Inspired in part by his passion for environmentalism and his sincere respect for the natural world, Tom Torluemke’s abundant landscapes embody the bounteousness of nature in its constantly changing essence and its limitless potential for artistic inspiration. Nature is continuous, unceasing, though in its details is always changing, making even the same trees, creeks and fields differ with each passing moment. Torluemke has proven remarkably adept at identifying and capturing the uniqueness in each idyllic scene he encounters. The landscapes that make up this catalog are only a mere selection of the plein air practice of Torluemke’s that nurtures his all-encompassing oeuvre. Throughout his lengthy career, the artist has repeatedly proven himself to be a master of any given medium, and remarkably deft at any genre. Though Torluemke’s contribution to the figurative tradition in Chicago and the Midwest is renowned, running adjacent to his dedication to the figure is his equally enduring commitment to the natural landscape.
With his discerning eye, Torluemke scours the natural landscapes of the American Midwest and northern Georgia for instances, large or small, that reveal the extraordinary. Emerging from amidst the soft greens and neutral tones of the surrounding foliage in Hiding Frogs is a shining pool of water, the sky reflecting off its surface a blue so vibrant that it is nearly neon. Elsewhere, in A Sky Spot Has Fallen To The Ground, this radiant blue appears again, this time as a smear of paint, merely a suggestion of a creek. Here, the depth of field amongst the tangles of tree branches is gone, the shapes mingling as a pattern, while tree trunks and grassy banks are loosely rendered shapes, contributing to the picture’s overall pictorial flatness –the artist’s imaginative way of composing an abstract painting from the world in front of his eyes.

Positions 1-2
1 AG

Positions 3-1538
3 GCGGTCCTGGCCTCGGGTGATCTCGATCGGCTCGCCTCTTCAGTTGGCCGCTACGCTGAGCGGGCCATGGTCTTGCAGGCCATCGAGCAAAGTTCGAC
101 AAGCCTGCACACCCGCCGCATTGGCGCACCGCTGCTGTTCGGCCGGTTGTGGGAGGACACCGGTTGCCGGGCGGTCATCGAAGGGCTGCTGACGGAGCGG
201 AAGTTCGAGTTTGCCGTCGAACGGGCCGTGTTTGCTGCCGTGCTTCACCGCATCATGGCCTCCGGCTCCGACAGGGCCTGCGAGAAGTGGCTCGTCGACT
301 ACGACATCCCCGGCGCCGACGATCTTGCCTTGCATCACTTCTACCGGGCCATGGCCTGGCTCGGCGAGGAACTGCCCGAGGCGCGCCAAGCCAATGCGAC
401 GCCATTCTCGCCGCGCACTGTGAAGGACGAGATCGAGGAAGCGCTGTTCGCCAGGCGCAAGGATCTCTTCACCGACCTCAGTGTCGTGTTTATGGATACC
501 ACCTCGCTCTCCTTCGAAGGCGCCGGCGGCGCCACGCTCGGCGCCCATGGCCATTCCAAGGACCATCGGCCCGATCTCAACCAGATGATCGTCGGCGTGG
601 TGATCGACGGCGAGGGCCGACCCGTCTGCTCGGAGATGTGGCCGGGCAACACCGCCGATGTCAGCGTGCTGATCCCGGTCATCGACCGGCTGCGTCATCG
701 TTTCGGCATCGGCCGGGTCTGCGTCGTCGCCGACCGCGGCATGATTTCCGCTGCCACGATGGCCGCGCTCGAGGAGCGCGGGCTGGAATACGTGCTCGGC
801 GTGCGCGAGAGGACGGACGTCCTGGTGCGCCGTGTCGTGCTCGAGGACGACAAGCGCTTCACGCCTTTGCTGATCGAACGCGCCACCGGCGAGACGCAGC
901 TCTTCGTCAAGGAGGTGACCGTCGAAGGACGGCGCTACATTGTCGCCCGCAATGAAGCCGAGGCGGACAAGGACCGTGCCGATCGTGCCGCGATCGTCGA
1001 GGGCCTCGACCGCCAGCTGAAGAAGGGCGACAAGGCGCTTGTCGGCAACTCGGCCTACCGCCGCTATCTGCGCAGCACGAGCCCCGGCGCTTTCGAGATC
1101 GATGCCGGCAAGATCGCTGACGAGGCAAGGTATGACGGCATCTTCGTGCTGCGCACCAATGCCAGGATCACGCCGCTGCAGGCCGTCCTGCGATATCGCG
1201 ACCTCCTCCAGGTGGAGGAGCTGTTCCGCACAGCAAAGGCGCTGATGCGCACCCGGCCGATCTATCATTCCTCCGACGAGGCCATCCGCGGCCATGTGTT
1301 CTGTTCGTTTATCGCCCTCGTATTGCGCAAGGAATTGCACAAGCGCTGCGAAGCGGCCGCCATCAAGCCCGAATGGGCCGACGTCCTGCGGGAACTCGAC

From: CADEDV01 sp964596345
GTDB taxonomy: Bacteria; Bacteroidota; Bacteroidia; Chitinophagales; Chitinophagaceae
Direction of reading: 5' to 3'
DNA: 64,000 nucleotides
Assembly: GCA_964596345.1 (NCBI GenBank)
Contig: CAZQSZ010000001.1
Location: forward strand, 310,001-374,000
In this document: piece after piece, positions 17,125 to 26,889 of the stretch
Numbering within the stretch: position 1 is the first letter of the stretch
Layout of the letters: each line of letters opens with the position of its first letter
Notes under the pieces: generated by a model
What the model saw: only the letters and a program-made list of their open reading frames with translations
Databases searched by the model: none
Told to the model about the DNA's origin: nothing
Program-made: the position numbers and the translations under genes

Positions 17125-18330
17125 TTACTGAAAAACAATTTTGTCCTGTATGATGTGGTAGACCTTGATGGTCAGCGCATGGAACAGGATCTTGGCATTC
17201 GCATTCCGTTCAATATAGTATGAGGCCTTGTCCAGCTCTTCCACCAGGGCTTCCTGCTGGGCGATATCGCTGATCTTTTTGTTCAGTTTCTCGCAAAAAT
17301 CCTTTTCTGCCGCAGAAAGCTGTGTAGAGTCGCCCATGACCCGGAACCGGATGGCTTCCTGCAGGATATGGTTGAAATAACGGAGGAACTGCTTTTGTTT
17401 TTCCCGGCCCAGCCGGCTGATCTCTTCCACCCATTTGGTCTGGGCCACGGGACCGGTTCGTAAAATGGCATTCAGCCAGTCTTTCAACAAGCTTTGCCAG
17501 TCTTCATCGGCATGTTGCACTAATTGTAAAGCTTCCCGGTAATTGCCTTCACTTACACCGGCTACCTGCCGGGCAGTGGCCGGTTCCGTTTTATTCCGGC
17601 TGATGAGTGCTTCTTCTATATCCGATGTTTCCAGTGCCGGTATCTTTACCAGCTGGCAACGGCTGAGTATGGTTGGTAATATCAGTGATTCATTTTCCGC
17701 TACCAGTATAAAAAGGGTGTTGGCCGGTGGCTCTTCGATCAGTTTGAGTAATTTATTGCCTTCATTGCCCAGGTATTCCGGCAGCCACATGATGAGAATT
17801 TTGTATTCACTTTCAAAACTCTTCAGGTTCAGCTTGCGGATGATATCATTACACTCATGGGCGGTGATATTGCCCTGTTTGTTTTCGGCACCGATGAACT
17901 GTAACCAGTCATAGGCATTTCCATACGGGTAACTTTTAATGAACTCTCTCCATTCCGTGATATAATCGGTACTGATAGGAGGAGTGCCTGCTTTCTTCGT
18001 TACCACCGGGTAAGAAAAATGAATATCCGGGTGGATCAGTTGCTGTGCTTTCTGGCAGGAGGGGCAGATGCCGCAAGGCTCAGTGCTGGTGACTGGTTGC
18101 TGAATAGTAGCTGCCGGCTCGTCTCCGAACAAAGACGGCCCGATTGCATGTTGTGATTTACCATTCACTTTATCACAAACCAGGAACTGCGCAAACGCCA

While abstraction is sometimes the preferred style, other times Torluemke approaches his landscapes with the same desire for individualized likenesses that he brings to the portraits in his figurative practice. A Very Old Oak, one of Torluemke’s many dense and vibrant watercolors, features the stately tree amongst lush greenery, wrought in brushstrokes of browns and lavender highlights; the density and verticality of the artist’s gestures encapsulates the vitality inherent in this symbol of nature’s resilience. Likewise, in Undisturbed, a prominent conifer occupies the foreground of a snowy, dusky scene. Each bulbous knob, flaky piece of bark and sticky daub of snow is treated with precision, as if they were the features of a face the artist strives to accurately capture. Defined by deliberate, impressionistic strokes, this pictorialization of character nearly personifies the otherwise inanimate subject.
The viewers of Torluemke’s landscape works are continually offered an alternative look at the world they know, one that invariably addresses the same notion, but with a result on the canvas that is in always fresh and never repetitive. So with no end in sight, Torluemke’s series of nature paintings will continue illustrating that, despite all the foul things that mankind can build up around it, nature has the power not only to persevere, but flourish and inspire.